Dollar Gains on Robust Retail Sales

Gold steadied on Thursday as weak manufacturing data out of Europe kindled some concerns over global growth, but bullion held near a four-month low, pressured by gains in the U.S. dollar on data showing robust U.S. retail sales.

Spot gold was up 0.1 percent to $1,275.39 an ounce as of 10:42 a.m EDT (1442 GMT), having fallen to its lowest since Dec. 27 at $1,270.63 earlier in the session. U.S. gold futures rose 0.1 percent to $1,277.50.

The metal has so far lost more than 1 percent in the holiday-shortened week and was on track for a fourth straight weekly decline.

“Gold is up slightly on short-covering for the weekend and on weak manufacturing news from the euro zone, but it’s barely holding today because the dollar index is over the 97 mark and retail sales were uninflationary,” said George Gero, managing director at RBC Wealth Management.

Euro zone businesses started this quarter on the back foot, with growth unexpectedly slowing again, surveys showed.

However, gold’s gains were capped by a stronger dollar, with the U.S. currency rising against a basket of six rivals after U.S. retail sales increased by the most in 1-1/2 years in March, indicating economic growth picked up in the first quarter after a false start.

A stronger dollar makes gold costlier for investors holding other currencies.

“Gold has had the viscosity of molasses recently where market expectations for follow-on moves after technical signals are continually disappointed,” said Tai Wong, head of base and precious metals derivatives trading at BMO.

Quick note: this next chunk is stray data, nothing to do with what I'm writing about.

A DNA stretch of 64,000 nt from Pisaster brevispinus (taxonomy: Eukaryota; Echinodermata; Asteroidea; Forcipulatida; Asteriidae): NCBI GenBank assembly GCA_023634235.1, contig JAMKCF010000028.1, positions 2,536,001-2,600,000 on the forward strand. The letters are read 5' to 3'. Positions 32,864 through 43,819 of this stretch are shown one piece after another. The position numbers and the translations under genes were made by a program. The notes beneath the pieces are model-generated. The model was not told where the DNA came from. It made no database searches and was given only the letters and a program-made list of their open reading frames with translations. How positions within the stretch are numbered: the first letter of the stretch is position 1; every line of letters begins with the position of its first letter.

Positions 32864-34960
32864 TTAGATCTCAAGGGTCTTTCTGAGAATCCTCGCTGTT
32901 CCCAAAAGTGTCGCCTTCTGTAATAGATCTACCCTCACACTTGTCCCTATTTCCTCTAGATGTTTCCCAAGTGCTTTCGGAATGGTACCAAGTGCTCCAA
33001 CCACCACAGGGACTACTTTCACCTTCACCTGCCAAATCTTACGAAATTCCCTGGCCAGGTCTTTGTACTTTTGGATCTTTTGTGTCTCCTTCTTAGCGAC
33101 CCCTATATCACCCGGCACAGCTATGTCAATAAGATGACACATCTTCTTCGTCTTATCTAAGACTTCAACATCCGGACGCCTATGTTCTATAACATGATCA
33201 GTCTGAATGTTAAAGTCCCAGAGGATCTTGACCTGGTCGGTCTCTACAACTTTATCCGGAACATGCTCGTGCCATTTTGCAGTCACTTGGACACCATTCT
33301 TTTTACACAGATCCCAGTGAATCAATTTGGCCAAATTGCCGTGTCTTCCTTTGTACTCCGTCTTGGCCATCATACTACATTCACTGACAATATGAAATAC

“If gold can hold lows after this unusual positive surprise, it indicates selling pressure at current levels may be limited and we could be near the bottom of the range.”

Also on investors’ radar will be developments in the global trade front, with the U.S. and China aiming to conclude negotiations by early June, the Wall Street Journal reported on Wednesday.

Among other metals, silver fell 0.16 percent to $14.97 per ounce.

Platinum rose 1.1 percent to $892.50, having hit its highest in about a week, at $894.30.

Palladium gained 0.5 percent to $1,409.01, having earlier climbed to its highest in two weeks at $1,417.50, putting the autocatalyst metal on track for its best week in five.

“Sure, stronger Chinese economy could lead to more demand but that might be months down the road. The deficit certainly is still there but the near term imbalances seem to be easing,” BMO’s Wong said.

China’s economic growth in the first quarter remained steady at 6.4 percent, topping expectations for a 6.3 percent expansion, which analysts said could have driven palladium’s jump on Wednesday.

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